By that, he meant a few things: Smart People Who Gave a Fuck, People With a Work Ethic, People With Talent, but also, in some cases, People From Blue-Collar/Low Income Families. People like Clif himself, a kid from the bad neighborhood in Pittsburgh, who once likened his socio-economic escape to sneaking across the tracks and under barbed wire. People like Chris, a brilliantly witty British writer who'd spent years working as a mover and started his entry-level writing job answering phones as an editorial assistant at the age of 32. People who otherwise would've ended up restaurant staff or retail employees or other assorted cogs because they didn't have parents who could help with the rent while they struggled to become writers. People like me.
Growing up, I was not raised to "follow my dreams." I was told, in very clear terms, to limit my expectations because of money. Only one of my eight older siblings graduated from college. I was specifically instructed not to apply to my top choice of college because we couldn't afford it—the rationale being that if I did get in, I would just be disappointed, so I shouldn't even bother. When I finally did go, I was told every semester was my last. We just didn't have money and that was it.
So it never occurred to me that a regular person like me could be a writer or a journalist or anything otherwise creative. There was no familiar precedent. Clif, in some ways, became my precedent, after a day at an internship fair, I approached the Boston Phoenix table on a whim and just said: Hey, I have no experience, but I love this newspaper and would like to intern for you. It was a longshot, like asking out someone you've crushed on for years. But the Phoenix had a soft spot for free labor, and I was offered an internship under his wing.
This did not immediately unlock a supply of warmth. When Clif acknowledged someone's existence at all, he was bluntly honest. Once, when I was still an intern, trying so desperately to impress that I devoted my senior-year winter break to badgering operational hours out of hostesses for a hopelessly outdated Dining Guide, I came into the office after a visit to Supercuts. "You cut your hair," Clif said. He shrugged. "We like longer hair, but that's OK." He walked away.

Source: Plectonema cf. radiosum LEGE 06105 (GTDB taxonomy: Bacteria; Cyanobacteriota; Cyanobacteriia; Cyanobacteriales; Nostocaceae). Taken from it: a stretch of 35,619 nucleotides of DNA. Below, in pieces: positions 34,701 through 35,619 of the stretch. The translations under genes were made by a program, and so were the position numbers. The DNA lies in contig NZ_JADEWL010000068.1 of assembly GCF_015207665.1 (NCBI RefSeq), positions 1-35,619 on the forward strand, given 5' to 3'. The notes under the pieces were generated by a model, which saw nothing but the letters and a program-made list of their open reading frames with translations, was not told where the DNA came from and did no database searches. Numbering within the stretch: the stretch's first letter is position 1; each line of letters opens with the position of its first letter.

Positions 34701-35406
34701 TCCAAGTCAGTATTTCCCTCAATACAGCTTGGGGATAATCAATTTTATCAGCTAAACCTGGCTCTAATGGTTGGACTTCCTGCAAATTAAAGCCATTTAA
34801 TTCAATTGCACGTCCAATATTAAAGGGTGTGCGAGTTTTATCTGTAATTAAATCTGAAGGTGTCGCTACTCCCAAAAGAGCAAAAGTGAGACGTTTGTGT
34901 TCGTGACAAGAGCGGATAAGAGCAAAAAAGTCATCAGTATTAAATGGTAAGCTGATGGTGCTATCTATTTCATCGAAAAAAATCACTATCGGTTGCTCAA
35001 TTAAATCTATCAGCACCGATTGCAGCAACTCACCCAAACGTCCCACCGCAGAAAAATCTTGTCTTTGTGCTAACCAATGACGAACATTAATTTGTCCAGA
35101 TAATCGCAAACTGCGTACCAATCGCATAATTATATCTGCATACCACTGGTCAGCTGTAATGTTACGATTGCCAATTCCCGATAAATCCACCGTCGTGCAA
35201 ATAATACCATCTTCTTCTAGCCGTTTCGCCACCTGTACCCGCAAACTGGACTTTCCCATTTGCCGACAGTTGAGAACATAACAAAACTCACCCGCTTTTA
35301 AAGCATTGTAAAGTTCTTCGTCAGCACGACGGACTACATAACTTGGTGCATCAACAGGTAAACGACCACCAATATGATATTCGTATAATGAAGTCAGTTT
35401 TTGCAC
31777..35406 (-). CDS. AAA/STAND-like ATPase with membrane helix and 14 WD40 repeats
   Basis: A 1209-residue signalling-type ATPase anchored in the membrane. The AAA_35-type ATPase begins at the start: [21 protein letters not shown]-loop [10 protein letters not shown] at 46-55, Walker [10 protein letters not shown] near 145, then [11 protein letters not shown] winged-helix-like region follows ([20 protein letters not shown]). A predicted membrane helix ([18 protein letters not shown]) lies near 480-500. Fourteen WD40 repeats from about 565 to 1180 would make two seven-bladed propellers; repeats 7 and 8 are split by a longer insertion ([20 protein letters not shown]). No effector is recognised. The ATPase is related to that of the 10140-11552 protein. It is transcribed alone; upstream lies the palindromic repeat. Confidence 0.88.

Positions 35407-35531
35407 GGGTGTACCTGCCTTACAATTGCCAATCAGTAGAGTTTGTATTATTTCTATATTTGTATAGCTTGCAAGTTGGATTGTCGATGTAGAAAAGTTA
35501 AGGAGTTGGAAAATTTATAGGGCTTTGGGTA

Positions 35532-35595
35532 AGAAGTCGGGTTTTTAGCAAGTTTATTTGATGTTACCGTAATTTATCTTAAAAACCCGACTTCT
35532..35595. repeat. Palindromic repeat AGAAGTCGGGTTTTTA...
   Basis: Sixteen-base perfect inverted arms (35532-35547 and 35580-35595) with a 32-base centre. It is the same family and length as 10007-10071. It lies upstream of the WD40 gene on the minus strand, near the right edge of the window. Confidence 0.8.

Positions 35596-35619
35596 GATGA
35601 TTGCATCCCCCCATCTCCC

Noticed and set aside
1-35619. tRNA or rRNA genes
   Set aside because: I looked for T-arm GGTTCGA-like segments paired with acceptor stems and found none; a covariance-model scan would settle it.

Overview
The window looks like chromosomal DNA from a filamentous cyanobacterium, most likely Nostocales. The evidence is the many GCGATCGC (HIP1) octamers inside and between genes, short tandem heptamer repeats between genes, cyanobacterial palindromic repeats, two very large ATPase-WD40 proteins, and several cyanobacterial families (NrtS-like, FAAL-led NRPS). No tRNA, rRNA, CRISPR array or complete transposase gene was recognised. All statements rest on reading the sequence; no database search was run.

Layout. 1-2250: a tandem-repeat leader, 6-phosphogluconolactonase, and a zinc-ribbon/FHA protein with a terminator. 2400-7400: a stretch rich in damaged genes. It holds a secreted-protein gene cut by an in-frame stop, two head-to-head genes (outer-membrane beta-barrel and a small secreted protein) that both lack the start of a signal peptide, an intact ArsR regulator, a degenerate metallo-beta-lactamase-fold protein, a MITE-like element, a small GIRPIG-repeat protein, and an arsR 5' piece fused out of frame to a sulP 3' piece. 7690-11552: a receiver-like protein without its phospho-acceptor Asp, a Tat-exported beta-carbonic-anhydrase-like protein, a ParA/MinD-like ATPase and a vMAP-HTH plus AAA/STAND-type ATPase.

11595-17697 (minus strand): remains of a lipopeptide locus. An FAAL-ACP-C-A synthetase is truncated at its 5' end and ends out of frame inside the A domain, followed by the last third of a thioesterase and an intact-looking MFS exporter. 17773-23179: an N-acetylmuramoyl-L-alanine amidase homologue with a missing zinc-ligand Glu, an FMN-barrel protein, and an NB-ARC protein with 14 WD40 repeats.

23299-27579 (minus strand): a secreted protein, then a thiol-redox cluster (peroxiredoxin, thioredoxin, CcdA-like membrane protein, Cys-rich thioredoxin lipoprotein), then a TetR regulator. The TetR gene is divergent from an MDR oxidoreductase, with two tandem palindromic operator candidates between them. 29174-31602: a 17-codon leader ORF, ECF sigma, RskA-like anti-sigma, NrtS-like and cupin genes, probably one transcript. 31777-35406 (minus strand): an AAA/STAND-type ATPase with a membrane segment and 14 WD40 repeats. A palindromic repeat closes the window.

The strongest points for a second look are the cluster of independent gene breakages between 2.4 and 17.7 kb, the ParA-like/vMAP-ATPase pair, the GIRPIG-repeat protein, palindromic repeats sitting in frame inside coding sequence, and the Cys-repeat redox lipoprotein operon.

So if you didn't understand Clif's affectionately gruff sensibility, you probably wouldn't last, and if you somehow did last, he ignored you. But if he thought you were "smart"—in his mind, intelligence was next to Godliness—he would do everything within his power to praise you and to support you and to emphasize your strengths publicly and anecdotally, though also noting matter-of-factly to you, your colleagues, and anyone else within earshot that you would never get what you deserved. Because, well, that's why we were all here: The world was fucked and the good guys never got what they deserved.
For whatever reason, Clif protected me. He kept making excuses to keep me in the building and giving me projects until the powers that be could finally offer me a full-time job, which led to me getting to write. He sensed that my life would turn out very differently if they let me fend for myself.
One time, I went to a writer's conference in Chicago, where a prominent journalist Clif knew was the speaker. He handed me a white envelope. "Make sure he gets this," he said. On the first night, after ingesting gallons of alcohol, I worked up the courage to deliver it and walked away. He called me back: Did I know what was in there? I did not. He showed me a note that said: "The person who gave you this is smart and very talented. Treat her well."
In the end, the cold business caught up to Clif too. In 2009, the Phoenix laid him off, after his three decades of service, in the first of a series of cost-cutting measures that would point to the end. Less than two years later, Clif died of complications from cancer, at the age of 62. The good guys never got what they deserved.
Susan Orlean told the Boston Globe about the Phoenix's closure: "It's like finding out your college has gone bankrupt and is gone. I am a child of the alt-weekly world, and I feel like it has played such an important role in journalism as we know it today."
Enough people had believed in this mentorship and nurturing and idealism that the paper lasted 47 years. Carly, who admired Clif's mission deeply, believed in it so much that he stuck with it longer than nearly anyone else. He was the family member who stayed back home to nurse a dying relative while the rest of us selfish pricks took off and left him saddled with the bills.
In his sendoff, Carly wrote:
When I took over as editor in chief, a job I'd dreamed about for nearly 20 years, I made a solemn oath uttered only to myself that I would not be the last editor of the Phoenix. To my colleagues, past and present: I'm sorry I wasn't able to see it through. I first set foot here in 1993, still in college, and I've spent half my life in the service of this particular way of making journalism; it's been a blessing to spend that long among the most talented, creative, and passionate people I've ever met. I can't begin to describe how much it hurts to lose this.
So yes, yesterday, we lost the paper whose name appeared on so many imposing resumes. We lost the paper that bred Pulitzer Prize winners, that was responsible for breaking the Catholic Church sex-abuse scandal. But we also lost a place where kids who were never supposed to be writers and reporters and photographers and illustrators and storytellers could start out by refusing to leave the building, people whose parents didn't have the money to help with rent while they struggled to make their long-term pathways better, and try, however minutely, to change things.
What we lost Thursday was Clif Garboden's dream. The world is a far worse place without it. Fuck.